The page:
ERS was founded in London in 1990 from the merger of the Societas Europaea Physiologiae Clinicae Respoiratoriae (SEPCR, founded 1966) with the European Society of Pneumology (SEP, founded 1981), it is unique in bringing together basic science with clinical practice within a single entity. With membership now standing at some 10,000 and increasing, the secret to ERS’ phenomenal growth has been vision, a commitment to excellence, inspired leadership, the dedication, and the loyalty and active role played by its members in over 100 countries. ERS seeks to alleviate suffering from respiratory disease and promote lung health through research, sharing of knowledge and through medical and public education.
About Boehringer Ingelheim
The Boehringer Ingelheim group is one of the world's 20 leading pharmaceutical companies. Headquartered in Ingelheim, Germany, it operates globally with 145 affiliates and more than 42,000 employees. Since it was founded in 1885, the family-owned company has been committed to researching, developing, manufacturing and marketing novel products of high therapeutic value for human and veterinary medicine.
As a central element of its culture, Boehringer Ingelheim pledges to act socially responsible. Involvement in social projects, caring for employees and their families, and providing equal opportunities for all employees form the foundation of the global operations. Mutual cooperation and respect, as well as environmental protection and sustainability are intrinsic factors in all of Boehringer Ingelheim's endeavors.
In 2010, Boehringer Ingelheim posted net sales of about 12.6 billion euro while spending almost 24% of net sales in its largest business segment Prescription Medicines on research and development.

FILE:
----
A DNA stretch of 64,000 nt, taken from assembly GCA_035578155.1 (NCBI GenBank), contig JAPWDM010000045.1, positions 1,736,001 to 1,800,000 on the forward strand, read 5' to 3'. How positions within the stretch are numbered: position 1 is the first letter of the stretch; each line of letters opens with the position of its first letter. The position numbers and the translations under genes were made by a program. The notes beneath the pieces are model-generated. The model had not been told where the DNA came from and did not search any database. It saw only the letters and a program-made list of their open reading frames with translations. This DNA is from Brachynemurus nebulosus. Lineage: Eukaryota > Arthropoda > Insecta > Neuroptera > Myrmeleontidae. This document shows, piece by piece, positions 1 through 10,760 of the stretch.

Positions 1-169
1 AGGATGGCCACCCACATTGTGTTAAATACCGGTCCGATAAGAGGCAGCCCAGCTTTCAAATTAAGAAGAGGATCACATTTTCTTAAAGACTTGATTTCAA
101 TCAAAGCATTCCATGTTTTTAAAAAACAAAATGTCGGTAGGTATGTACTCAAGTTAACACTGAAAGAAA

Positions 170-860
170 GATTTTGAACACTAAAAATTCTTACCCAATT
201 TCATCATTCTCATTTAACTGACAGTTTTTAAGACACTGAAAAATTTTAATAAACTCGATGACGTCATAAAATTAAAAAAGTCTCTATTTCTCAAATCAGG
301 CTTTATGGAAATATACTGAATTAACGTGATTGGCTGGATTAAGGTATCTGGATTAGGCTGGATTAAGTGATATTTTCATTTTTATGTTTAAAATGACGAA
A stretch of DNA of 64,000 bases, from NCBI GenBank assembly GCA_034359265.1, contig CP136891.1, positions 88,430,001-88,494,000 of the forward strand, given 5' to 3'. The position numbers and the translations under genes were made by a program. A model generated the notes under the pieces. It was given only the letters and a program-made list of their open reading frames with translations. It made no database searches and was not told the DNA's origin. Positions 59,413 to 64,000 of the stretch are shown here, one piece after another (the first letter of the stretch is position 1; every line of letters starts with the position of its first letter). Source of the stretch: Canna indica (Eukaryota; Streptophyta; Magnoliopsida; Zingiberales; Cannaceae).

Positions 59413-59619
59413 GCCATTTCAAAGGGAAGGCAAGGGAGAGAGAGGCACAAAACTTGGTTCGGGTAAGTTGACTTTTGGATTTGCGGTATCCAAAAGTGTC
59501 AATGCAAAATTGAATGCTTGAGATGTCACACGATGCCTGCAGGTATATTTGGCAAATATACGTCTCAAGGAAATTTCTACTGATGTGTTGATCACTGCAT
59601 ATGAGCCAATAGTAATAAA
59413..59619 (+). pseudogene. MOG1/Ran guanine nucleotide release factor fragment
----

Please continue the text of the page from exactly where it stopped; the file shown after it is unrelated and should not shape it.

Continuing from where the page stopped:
Most relevant related papers resulting from Boezen's research line:
1. van Diemen C, Postma D, Siedlinski M, Blokstra A, Smit H, Boezen H. Genetic variation in TIMP1 but not MMPs predict excess FEV1 decline in two general population-based cohorts. Respir Res. 2011 Apr 27;12(1):57.
2. Boezen HM. Genome-wide association studies: what do they teach us about asthma and chronic obstructive pulmonary disease? Proc Am Thorac Soc. 2009 Dec;6(8):701-3. Review. PubMed PMID: 20008879.
3. Van Diemen CC, Postma DS, Aulchenko YS, Snijders PJLM, Oostra BA, Van Duijn CM, Boezen HM. Novel strategy to identify genetic risk factors for COPD severity: a genetic isolate. Eur Respir J 2010 Apr;35(4):768-75.
4. Siedlinski M, Postma DS, Boer JMA, Van der Steege G, Schouten JP, Smit HA, Boezen HM. Level and course of FEV1 in relation to polymorphisms in NFE2L2 and KEAP1 in the general population. Resp Res 2009;10:73.
5. Smolonska J, Wijmenga C, Postma DS, Boezen HM. Meta-analyses on Suspected COPD Genes - A Summary of 20 Years' Research. Am J Respir Crit Care Med 2009; 180: 618-31.
6. Siedlinski M, van Diemen CC, Postma DS, Vonk JM, Boezen HM. Superoxide dismutases, lung function and bronchial responsiveness in a general population. Eur Respir J 2009;33:986-92.
7. Siedlinski M, Postma DS, Smit HA, Boezen HM. No effects of EPHX1 polymorphisms on the level or change of FEV1 in the general population. Eur Respir J 2008;33:446-9.
8. Siedlinski M, Postma DS, van Diemen CC, Boezen HM. Heme oxygenase 1 variations and lung function decline in smokers - proof of replication. J Med Genet 2008;45:400.
9. Siedlinski M, Postma DS, van Diemen CC, van der Bij W, Smit HA, Boezen HM. Lung function loss, smoking, vitamine C intake and polymorphisms of the glutamate-cysteine ligase genes. Am J Respir Crit Care Med 2008;178:13-9.
10.Van Diemen CC, Postma DS, Vonk JM, Bruinenberg M, Nolte IM, Boezen HM. Decorin and TGF-beta1 polymorphisms and development of COPD in a general population. Respir Res 2006;7:89.
11.Van Diemen CC, Postma DS, Vonk JM, Bruinenberg M, Schouten JP, Boezen HM. A Desintegrin and Metalloprotease 33 polymorphisms and lung function decline in the population. Am J Respir Crit Care Med 2005;172:329-333.